Astros try to beat SI Cover Jinx
We’ve all heard about the Sports Illustrated cover jinx. Come late October/early November we’ll know if the Astros have beaten it.
If they do, one of the key parts will be a former blackjack dealer and rocket scientist.
On June 30, 2014 SI’s cover story was an article entitled “Houston’s Grand Experiment”, written by Ben Reiter. The article outlined how the Astros were into a serious rebuilding project, essentially a “burn down the house overhaul”. A plan conceived by an innovative front office which included a former blackjack dealer turned rocket scientist named Sig Mejdal.
Current GM Jeff Luhnow had joined the Astros in October 2011 from the St. Louis Cardinals, where he had worked in scouting and player development. Luhnow hired Mejdal to run the Cardinals Analytics Department in 2005. Over the following seven seasons the Cardinals drafted more players who became major leaguers than any other MLB organization.
When he moved to the Astros, Luhnow surrounded himself in the front office with many non-traditional/non-baseball types. Mejdal, Mike Elias (31 year old Yale graduate), David Stearns (29 year old Harvard graduate) and Kevin Goldstein who had previously been a writer for Baseball Prospectus, but had no pro-baseball experience all became part of Luhnow’s management team..
Elias was hired as Director of Amateur Scouting, Stearns, who had been with the Indians was hired as Assistant GM (he now works as the GM in Milwaukee doing an outstanding job with the developing Brewers). Goldstein was hired as Director of Pro Scouting.
Luhnow and his team began the rebuild which they knew would be lengthy and often painful. As the SI article details, by 2014 they had gained sufficient traction that it appeared they were on the right track, by drafting, signing and developing a significant amount of young, controllable talent, which would form the core of the Astros.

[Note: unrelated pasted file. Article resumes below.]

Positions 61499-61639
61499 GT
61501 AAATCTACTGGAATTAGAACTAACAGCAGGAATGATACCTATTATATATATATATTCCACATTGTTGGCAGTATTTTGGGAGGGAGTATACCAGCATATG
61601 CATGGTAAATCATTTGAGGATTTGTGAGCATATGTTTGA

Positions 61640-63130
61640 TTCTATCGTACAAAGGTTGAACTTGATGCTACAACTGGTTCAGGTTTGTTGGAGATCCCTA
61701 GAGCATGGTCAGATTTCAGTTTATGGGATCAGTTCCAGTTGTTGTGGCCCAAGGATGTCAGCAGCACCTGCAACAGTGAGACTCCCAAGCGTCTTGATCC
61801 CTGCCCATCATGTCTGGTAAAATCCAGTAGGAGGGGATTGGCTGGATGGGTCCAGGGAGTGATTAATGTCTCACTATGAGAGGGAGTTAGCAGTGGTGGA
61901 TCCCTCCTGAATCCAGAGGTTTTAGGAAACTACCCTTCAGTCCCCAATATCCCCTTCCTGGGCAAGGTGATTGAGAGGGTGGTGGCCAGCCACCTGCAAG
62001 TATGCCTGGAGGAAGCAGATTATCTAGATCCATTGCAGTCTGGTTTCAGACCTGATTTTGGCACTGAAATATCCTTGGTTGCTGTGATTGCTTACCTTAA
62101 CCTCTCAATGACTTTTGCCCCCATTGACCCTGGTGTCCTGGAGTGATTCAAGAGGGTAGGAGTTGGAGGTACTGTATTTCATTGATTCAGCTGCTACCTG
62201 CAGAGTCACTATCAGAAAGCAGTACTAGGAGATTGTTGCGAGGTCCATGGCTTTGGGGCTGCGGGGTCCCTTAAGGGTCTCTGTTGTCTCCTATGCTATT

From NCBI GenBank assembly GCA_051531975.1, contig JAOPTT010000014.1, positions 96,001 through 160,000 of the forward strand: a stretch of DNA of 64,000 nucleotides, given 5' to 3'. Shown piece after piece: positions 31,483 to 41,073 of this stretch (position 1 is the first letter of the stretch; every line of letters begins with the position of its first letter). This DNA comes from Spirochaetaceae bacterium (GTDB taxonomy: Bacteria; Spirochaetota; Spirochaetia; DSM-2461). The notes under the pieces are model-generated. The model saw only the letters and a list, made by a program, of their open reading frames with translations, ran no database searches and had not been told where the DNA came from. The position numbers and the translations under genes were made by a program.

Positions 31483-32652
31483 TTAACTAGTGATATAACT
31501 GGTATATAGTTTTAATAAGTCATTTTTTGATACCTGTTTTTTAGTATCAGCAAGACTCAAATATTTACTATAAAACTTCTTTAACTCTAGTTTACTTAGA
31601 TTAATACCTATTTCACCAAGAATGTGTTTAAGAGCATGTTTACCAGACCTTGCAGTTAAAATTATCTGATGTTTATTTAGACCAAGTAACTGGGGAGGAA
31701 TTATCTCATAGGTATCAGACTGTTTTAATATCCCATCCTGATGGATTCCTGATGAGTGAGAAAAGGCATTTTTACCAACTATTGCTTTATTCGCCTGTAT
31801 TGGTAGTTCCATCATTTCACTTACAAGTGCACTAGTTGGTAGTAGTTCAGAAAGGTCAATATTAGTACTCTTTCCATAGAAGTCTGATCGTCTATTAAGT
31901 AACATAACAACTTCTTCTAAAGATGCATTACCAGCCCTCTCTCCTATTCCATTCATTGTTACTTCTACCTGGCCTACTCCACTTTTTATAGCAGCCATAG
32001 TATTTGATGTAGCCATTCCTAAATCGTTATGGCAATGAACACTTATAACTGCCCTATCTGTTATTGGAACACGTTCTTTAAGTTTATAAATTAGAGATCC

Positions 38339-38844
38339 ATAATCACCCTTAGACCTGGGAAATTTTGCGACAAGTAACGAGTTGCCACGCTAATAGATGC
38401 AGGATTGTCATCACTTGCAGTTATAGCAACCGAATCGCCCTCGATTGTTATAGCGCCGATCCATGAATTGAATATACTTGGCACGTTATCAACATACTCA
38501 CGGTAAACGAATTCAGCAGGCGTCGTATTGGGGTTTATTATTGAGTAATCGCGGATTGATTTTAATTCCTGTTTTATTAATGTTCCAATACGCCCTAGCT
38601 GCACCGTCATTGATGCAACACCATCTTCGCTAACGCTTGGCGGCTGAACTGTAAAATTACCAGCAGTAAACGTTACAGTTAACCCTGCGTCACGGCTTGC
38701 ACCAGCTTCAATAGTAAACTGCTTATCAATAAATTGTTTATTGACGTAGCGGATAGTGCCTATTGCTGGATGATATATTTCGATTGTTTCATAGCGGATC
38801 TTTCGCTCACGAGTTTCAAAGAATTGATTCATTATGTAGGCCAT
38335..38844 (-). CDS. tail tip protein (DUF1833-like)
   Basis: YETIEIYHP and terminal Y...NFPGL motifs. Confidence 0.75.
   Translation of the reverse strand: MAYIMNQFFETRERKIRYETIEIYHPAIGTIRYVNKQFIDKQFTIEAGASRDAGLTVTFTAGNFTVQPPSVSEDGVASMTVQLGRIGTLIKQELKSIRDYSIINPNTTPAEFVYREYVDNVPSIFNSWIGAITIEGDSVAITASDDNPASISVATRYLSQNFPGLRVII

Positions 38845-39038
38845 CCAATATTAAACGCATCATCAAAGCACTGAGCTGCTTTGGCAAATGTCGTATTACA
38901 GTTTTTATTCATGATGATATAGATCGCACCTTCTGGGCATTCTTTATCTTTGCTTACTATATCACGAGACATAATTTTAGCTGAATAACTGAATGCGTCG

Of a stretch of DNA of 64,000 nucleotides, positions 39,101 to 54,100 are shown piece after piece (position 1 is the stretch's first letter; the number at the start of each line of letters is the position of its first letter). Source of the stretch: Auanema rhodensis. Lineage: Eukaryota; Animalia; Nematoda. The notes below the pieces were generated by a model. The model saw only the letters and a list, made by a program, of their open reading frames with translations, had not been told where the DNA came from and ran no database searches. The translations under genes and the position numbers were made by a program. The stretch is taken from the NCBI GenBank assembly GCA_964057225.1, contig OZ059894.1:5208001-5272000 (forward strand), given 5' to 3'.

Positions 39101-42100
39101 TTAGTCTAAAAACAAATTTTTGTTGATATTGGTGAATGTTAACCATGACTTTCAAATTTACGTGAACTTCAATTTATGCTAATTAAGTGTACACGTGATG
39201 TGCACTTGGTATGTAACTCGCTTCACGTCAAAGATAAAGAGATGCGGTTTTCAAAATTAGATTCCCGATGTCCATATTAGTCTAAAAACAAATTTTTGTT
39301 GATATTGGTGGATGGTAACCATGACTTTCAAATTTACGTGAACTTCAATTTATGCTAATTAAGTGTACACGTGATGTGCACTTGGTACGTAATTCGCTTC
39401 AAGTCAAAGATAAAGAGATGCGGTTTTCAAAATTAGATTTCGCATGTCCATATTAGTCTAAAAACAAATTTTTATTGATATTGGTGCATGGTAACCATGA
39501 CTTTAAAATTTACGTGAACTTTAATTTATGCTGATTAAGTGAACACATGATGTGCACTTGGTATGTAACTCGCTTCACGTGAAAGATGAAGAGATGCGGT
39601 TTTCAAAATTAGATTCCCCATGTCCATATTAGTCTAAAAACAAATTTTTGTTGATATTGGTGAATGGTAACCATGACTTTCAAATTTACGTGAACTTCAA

This group was subsequently supplemented by some cagey free agent signings, some astute trades and perhaps the last piece of the puzzle minutes, if not seconds, before the August 31/17 trade deadline.
The Astros strong farm system had not only developed a young core (Jose Altuve, George Springer, Dallas Kuechel, Lance McCullers, Carlos Correa and Alex Bregman among others), but the strength of that farm system allowed them to acquire a top starter. Luhnow traded right handed pitcher Franklin Perez, outfielder Daz Cameron and catcher Jake Rogers to the Detroit Tigers for Justin Verlander on August 31. The Tigers are clearly in a rebuilding mode and Verlander is signed through the end of the 2019 season with a full no trade clause.
Perez, Cameron and Rogers were the Astros 2nd, 9th and 11th prospects (respectively). They were all given up for two years and one month of Verlander, a move the Astros saw as a good chance to get to the WS and make SI’s prediction come to life.
Verlander is 34 and will cost Houston $28Million in each of the next two years. He can activate a player’s option for 2020 by finishing in the top five in voting for the 2019 Cy Young Award. With Detroit this year, he was 10-8 with a 3.82 ERA but in his last nine starts for the Tigers he was 5-1 with a 2.32 ERA, so he is far from being finished as a front line starter. He will allow Kuechel and McCullers to both move down in the rotation, taking some pressure off them while strengthening the rotation. By extension, this will strengthen the bullpen as the Astros focus on Cleveland and Boston as their two most likely hurdles to getting to the World Series.
The NL winner will provide strong opposition for the Astros if they get that far and none of the three favourites in the senior circuit; the Dodgers, Nationals and Cubs will be pushovers.
But it isn’t just the addition of Verlander that gives Houston (an AL best 83-56 as of September 7) the feeling that this can be their year. All-star shortstop Correa is set to return from a thumb ligament injury that has sidelined him since mid-July. McCullers looks like he might be healthy again. Kuechel appears to be the Kuechel of 2015 again. Outfielder Cameron Maybin was claimed from the Angels waiver list when the Angels got Justin Upton from the Tigers. Evan Gattis is on a rehab assignment at Class A Quad Cities. Lefty relief specialist Tony Sipp recently came off the disabled list. Francisco Liriano came from Toronto in a July 31 trade (the cost of which included prized outfield prospect Teoscar Hernandez).
With those additions and those returning from injury the Astros have added key pieces without giving up very much of the major league roster. They sacrificed “only” prospects. As we mentioned in a previous column, prospects don’t show their true value until long after these types of trades are made.
Couple all of these factors with the off season acquisitions of veterans Carlos Beltran, Josh Reddick and Brian McCann and it is clear the Astros are all-in in 2017.
By late October we will know if the SI Cover Jinx really is a jinx or if the Astros have figured out a way to beat it.